@RobertTalisse @eeclarkjr Come together… over Roberta Muldoon?

October 22, 2021

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John Lithgow-This IS a dangerous time. https://t.co/81YPsKn64G via @firinglineshow

October 22, 2021

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On the Very Human Importance of Walking: A Reading List https://t.co/OqaYeCIwb9 via @lithub

October 22, 2021

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RT @MtsuUfo: MTSU UFO is hosting a giveaway for MTSU students & faculty (prize valued @ over $275)! To enter: Follow us (@MtsuUfo) & Like and retweet this post! Giveaway ends 11/19/2021 @ 5 p.m. If you want to learn more about UFO and your opportunities, contact us at Laura.Clippard@mtsu.edu https://t.co/YPnloqFbSL

October 21, 2021

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Convivial humanity

October 21, 2021

 How to live? More suggestions today in Happiness…

9. Be convivial: live with others. 10. Wake from the sleep of habit. 11. Live temperately. 12. Guard your humanity.

Introducing children to the art of conversation, Montaigne thought, brings them out of their private worlds and engenders indispensable social graces. The graceless and rude incivility of so much of our recent public discourse would seem to vindicate that view. He was a humanist in the fashion of Kurt Vonnegut, “trying to behave decently without any expectation of rewards or punishment” in a post-human paradise or hell. “We owe justice to men, and mercy and kindness to other creatures that may be capable of receiving it.” 

Or as Kurt put it, addressing our newest humans: “There’s only one rule… God damn it, you’ve got to be kind.”

Only follow nature to be happy, Montaigne’s fan Denis Diderot has a Tahitian instruct Europeans. Many of Diderot’s readers would have construed that in libertine fashion, more as license than liberty . Others might hear echoes of the Stoics. I hear William James’s “savages and children of nature” in his essay On a Certain Blindness in Human Beings, “to whom we deem ourselves so much superior, certainly are alive where we are often dead…”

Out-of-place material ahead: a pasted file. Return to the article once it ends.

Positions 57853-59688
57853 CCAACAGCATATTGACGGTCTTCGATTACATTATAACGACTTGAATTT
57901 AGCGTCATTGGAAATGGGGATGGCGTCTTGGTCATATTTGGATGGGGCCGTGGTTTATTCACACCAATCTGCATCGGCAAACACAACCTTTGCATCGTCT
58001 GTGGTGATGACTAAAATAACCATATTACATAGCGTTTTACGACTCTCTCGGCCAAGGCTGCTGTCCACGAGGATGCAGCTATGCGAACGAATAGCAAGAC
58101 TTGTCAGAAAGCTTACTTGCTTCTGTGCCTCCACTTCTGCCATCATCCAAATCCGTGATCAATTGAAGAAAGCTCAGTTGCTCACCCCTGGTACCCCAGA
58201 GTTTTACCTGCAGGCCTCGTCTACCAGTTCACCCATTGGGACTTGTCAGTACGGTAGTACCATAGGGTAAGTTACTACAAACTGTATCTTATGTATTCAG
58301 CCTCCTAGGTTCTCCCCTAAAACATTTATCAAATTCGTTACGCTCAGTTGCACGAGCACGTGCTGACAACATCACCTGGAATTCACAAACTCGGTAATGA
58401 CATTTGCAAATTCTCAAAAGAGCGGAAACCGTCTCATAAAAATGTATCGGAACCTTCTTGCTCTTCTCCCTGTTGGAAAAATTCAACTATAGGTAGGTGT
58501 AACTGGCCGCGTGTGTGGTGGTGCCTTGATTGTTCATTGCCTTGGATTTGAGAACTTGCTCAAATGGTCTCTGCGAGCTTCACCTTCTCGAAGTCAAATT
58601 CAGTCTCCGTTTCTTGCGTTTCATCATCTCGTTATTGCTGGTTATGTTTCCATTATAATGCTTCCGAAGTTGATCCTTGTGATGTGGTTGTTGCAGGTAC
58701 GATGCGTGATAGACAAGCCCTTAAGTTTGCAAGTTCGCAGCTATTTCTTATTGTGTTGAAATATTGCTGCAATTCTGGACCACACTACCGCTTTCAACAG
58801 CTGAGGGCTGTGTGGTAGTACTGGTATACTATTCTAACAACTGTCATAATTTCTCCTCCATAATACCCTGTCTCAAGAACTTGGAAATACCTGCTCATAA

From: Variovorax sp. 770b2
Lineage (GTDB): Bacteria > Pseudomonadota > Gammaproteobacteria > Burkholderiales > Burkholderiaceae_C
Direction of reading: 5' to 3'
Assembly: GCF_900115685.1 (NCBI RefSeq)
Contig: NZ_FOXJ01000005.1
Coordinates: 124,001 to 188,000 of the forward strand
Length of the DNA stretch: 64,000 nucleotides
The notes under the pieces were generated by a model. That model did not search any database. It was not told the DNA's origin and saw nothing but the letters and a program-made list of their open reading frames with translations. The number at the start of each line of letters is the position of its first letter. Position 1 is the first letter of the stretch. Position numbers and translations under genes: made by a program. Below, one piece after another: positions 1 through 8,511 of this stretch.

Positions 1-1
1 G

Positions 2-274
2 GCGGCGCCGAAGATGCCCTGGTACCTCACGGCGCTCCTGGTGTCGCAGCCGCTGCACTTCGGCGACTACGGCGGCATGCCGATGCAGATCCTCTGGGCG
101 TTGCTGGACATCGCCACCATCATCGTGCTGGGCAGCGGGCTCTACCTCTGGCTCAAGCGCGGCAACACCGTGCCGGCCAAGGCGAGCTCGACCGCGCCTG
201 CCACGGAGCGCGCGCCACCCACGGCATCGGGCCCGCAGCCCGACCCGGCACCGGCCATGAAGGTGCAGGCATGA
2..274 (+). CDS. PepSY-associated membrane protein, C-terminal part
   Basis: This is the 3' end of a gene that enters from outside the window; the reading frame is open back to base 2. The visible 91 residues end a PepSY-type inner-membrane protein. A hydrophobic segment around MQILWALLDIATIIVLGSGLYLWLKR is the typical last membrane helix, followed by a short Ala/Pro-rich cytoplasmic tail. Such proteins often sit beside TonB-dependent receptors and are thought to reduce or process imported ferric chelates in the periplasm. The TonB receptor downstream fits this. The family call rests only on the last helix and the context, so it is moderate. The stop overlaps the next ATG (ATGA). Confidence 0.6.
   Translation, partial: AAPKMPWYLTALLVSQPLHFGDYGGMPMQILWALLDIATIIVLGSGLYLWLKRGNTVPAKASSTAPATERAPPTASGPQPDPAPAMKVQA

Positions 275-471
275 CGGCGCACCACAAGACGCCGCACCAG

But we of the highly educated classes (so called) have most of us got far, far away from Nature. We are trained to seek the choice, the rare, the exquisite exclusively, and to overlook the common. We are stuffed with abstract conceptions, and glib with verbalities and verbosities; and in the culture of these higher functions the peculiar sources of joy connected with our simpler functions often dry up, and we grow stone-blind and insensible to life’s more elementary and general goods and joys.

The remedy under such conditions is to descend to a more profound and primitive level. To be imprisoned or shipwrecked or forced into the army would permanently show the good of life to many an over-educated pessimist.

Over-educated pessimists do abound, in the environment of my workaday world. They’re lop-sided. They need to get out more.

Living in the open air and on the ground, the lop-sided beam of the balance slowly rises to the level line; and the over-sensibilities and insensibilities even themselves out. The good of all the artificial schemes and fevers fades and pales; and that of seeing, smelling, tasting, sleeping, and daring and doing with one’s body, grows and grows…

Guarding our humanity means that for Montaigne, as it did for James: it means staying in touch with the life and health of the body, and resisting the call of those forms of transcendence that would have us “rise above the human”… for Montaigne, recall, even on the loftiest throne we’re still seated on our asses. Mustn’t get beyond our raisin’, as we say in the south. That’s when the seductions of authoritarianism most threaten our humanity, as Richard Rorty said in his last, recently posthumously published Pragmatism as Anti-Authoritarianism.

So… convivial pragmatism is a humanism. Montaigne was that kind of humanist too.

 

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October 21, 2021

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October 20, 2021